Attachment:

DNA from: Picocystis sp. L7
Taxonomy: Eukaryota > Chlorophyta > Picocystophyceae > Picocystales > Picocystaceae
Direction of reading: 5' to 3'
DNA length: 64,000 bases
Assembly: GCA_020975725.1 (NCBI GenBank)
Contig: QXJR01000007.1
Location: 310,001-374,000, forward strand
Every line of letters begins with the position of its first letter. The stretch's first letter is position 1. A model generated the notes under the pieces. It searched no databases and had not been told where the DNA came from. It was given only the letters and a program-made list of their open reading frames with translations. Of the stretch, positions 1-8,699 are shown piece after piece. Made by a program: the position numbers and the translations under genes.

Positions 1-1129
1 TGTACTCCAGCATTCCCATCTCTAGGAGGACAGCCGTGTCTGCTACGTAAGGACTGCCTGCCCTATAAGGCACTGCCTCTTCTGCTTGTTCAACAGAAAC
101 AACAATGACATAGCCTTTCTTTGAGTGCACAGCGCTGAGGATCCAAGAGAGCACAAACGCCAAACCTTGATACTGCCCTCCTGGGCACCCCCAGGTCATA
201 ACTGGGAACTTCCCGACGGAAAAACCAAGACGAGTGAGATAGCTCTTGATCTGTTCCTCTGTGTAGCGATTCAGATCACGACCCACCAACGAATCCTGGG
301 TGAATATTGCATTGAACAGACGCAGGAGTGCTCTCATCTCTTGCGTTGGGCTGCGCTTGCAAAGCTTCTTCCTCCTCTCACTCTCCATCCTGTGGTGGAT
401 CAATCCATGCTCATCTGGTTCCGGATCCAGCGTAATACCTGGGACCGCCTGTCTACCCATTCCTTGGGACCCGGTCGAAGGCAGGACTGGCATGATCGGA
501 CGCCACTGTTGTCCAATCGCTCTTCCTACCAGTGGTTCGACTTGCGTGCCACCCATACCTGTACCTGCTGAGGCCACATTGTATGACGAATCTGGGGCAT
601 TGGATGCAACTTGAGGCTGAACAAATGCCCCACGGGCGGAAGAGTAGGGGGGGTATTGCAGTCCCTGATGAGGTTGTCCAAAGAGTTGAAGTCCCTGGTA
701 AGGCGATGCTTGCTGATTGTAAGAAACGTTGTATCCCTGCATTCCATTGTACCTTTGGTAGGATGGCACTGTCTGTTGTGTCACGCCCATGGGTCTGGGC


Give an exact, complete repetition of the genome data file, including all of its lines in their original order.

DNA from: Picocystis sp. L7
Taxonomy: Eukaryota > Chlorophyta > Picocystophyceae > Picocystales > Picocystaceae
Direction of reading: 5' to 3'
DNA length: 64,000 bases
Assembly: GCA_020975725.1 (NCBI GenBank)
Contig: QXJR01000007.1
Location: 310,001-374,000, forward strand
Every line of letters begins with the position of its first letter. The stretch's first letter is position 1. A model generated the notes under the pieces. It searched no databases and had not been told where the DNA came from. It was given only the letters and a program-made list of their open reading frames with translations. Of the stretch, positions 1-8,699 are shown piece after piece. Made by a program: the position numbers and the translations under genes.

Positions 1-1129
1 TGTACTCCAGCATTCCCATCTCTAGGAGGACAGCCGTGTCTGCTACGTAAGGACTGCCTGCCCTATAAGGCACTGCCTCTTCTGCTTGTTCAACAGAAAC
101 AACAATGACATAGCCTTTCTTTGAGTGCACAGCGCTGAGGATCCAAGAGAGCACAAACGCCAAACCTTGATACTGCCCTCCTGGGCACCCCCAGGTCATA
201 ACTGGGAACTTCCCGACGGAAAAACCAAGACGAGTGAGATAGCTCTTGATCTGTTCCTCTGTGTAGCGATTCAGATCACGACCCACCAACGAATCCTGGG
301 TGAATATTGCATTGAACAGACGCAGGAGTGCTCTCATCTCTTGCGTTGGGCTGCGCTTGCAAAGCTTCTTCCTCCTCTCACTCTCCATCCTGTGGTGGAT
401 CAATCCATGCTCATCTGGTTCCGGATCCAGCGTAATACCTGGGACCGCCTGTCTACCCATTCCTTGGGACCCGGTCGAAGGCAGGACTGGCATGATCGGA
501 CGCCACTGTTGTCCAATCGCTCTTCCTACCAGTGGTTCGACTTGCGTGCCACCCATACCTGTACCTGCTGAGGCCACATTGTATGACGAATCTGGGGCAT
601 TGGATGCAACTTGAGGCTGAACAAATGCCCCACGGGCGGAAGAGTAGGGGGGGTATTGCAGTCCCTGATGAGGTTGTCCAAAGAGTTGAAGTCCCTGGTA
701 AGGCGATGCTTGCTGATTGTAAGAAACGTTGTATCCCTGCATTCCATTGTACCTTTGGTAGGATGGCACTGTCTGTTGTGTCACGCCCATGGGTCTGGGC